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I'm reading Wikipedia about X11 and it says that:

In its standard distribution it is a complete, albeit simple, display and interface solution which delivers a standard toolkit and protocol stack for building graphical user interfaces on most Unix-like operating systems...

But later it says that:

X primarily defines protocol and graphics primitives - it deliberately contains no specification for application user-interface design, such as button, menu, or window title-bar styles.

So, do X11 provide widgets like a button or a window panel/frame, etc or not? What is a graphic primitive? What does X11 provide exactly?

It is also stated that:

X does not mandate the user interface; individual client programs handle this. Programs may use X's graphical abilities with no user interface.

What does this mean?

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    I think you should probably go to the conversation page corresponding to that page in Wikipedia and start a conversation aiming for the authors to clarify their article. – RealSkeptic Apr 13 '16 at 12:47
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Like many words, “X11” can have multiple meanings.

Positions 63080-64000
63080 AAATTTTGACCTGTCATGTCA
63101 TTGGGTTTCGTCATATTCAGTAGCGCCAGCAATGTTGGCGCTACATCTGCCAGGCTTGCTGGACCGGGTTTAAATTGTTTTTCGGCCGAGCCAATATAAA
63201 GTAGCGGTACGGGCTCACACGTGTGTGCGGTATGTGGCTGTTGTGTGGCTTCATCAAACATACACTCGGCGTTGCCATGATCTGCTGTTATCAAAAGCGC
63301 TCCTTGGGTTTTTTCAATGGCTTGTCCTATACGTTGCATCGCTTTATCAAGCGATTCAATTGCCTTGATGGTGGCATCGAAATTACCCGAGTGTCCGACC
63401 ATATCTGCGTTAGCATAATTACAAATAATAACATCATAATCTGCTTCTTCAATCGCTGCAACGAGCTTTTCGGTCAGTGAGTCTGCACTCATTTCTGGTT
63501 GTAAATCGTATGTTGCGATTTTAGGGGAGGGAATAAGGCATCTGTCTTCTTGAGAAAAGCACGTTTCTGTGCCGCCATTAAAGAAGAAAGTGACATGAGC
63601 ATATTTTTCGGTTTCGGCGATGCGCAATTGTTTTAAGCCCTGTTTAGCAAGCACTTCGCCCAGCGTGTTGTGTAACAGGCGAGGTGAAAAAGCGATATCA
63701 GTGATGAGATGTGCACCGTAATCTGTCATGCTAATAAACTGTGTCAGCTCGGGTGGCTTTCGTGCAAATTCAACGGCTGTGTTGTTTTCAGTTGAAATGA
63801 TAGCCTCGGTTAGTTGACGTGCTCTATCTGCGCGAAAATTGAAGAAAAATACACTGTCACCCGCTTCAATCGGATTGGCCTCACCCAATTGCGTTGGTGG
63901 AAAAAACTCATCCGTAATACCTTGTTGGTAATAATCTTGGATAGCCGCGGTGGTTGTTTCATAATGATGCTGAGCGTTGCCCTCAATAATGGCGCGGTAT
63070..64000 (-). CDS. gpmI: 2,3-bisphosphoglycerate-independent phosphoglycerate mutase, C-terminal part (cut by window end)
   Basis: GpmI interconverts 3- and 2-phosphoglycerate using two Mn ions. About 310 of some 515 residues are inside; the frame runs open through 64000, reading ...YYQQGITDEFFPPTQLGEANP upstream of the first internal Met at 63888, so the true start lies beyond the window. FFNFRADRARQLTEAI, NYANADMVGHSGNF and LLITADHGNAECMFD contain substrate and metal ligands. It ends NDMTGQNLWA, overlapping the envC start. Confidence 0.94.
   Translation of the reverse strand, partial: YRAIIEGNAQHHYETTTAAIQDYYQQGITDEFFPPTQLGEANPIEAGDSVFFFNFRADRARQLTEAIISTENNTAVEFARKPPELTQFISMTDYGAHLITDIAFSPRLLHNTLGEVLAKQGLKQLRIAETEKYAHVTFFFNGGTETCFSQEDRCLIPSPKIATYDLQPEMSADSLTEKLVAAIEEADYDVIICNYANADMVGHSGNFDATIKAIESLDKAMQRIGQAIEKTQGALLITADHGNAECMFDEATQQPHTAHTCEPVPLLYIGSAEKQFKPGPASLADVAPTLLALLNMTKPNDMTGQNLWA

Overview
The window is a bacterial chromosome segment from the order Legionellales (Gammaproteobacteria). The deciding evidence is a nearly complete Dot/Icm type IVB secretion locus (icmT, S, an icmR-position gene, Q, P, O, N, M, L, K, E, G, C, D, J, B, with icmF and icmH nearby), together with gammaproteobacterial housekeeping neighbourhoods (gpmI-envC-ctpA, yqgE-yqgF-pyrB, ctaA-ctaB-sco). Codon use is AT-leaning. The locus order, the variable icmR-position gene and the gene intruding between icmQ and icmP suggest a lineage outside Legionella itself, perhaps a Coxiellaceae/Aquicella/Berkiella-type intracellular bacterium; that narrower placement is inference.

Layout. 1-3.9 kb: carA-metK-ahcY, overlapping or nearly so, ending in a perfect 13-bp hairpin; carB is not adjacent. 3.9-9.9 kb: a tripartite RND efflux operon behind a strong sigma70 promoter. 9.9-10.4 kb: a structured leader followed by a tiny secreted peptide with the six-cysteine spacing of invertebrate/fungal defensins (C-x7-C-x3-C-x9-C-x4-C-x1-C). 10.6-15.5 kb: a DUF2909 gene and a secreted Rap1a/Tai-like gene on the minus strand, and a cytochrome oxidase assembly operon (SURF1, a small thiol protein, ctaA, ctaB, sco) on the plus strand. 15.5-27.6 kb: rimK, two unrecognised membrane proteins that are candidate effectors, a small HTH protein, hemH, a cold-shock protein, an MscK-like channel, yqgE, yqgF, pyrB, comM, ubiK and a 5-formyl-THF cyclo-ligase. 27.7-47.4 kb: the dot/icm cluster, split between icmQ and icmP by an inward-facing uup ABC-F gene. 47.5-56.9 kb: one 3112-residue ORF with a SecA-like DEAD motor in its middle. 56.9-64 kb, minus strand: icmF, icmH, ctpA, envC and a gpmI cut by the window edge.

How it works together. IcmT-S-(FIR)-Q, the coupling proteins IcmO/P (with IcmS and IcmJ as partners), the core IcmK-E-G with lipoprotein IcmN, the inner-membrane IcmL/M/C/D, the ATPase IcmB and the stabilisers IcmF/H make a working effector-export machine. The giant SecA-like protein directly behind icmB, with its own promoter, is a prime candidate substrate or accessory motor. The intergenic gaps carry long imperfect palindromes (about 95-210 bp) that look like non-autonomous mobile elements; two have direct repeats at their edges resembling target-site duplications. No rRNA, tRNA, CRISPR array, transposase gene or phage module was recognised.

“X11” is, strictly speaking, a communication protocol. In the sentences “X primarily defines protocol and graphics primitives …” and “X does not mandate the user interface …”, that's what X refers to. X is a family of protocols, X11 is the 11th version and the only one that's been in use in the last 25 years or so.

The first sentence in your question refers to a software distribution which is the reference implementation of the X11 protocol. The full name of this software distribution is “the X Window System”. This distribution includes programs that act as servers in the X11 protocol, programs that act as clients in the X11 protocol, code libraries that contain code that makes use of the X11 protocol, associated documentation, resources such as fonts and keyboard layouts that can be used with the aforementioned programs and libraries, etc. Historically, this software distribution was made by MIT; today it is maintained by the X.Org Foundation.

The X11 protocol allows applications to create objects such as windows and use basic drawing primitives (e.g. fill a rectangle, display some text). Widgets like buttons, menus, etc. are made by client libraries. The X Window System includes a basic library (the Athena widget set) but most applications use fancier libraries such as GTK+, Qt, Motif, etc.

Some X11 programs don't have a graphical user interface at all, for example command line tools such as xset, xsel and xdotool, key binding programs such as xbindkeys, etc. Most X11 programs do of course have a GUI.

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X11, aka X.org Foundation Windowing is basically used by other desktop environments like KDE and GNOME, among many others, to provide the abstract interface to managing a GUI. Without relying on X, KDE/GNOME/others would have to write the code to do low-level coding things themselves. Instead, KDE/GNOME communicate back and forth with X (it runs as a server process that 'clients' connect to).

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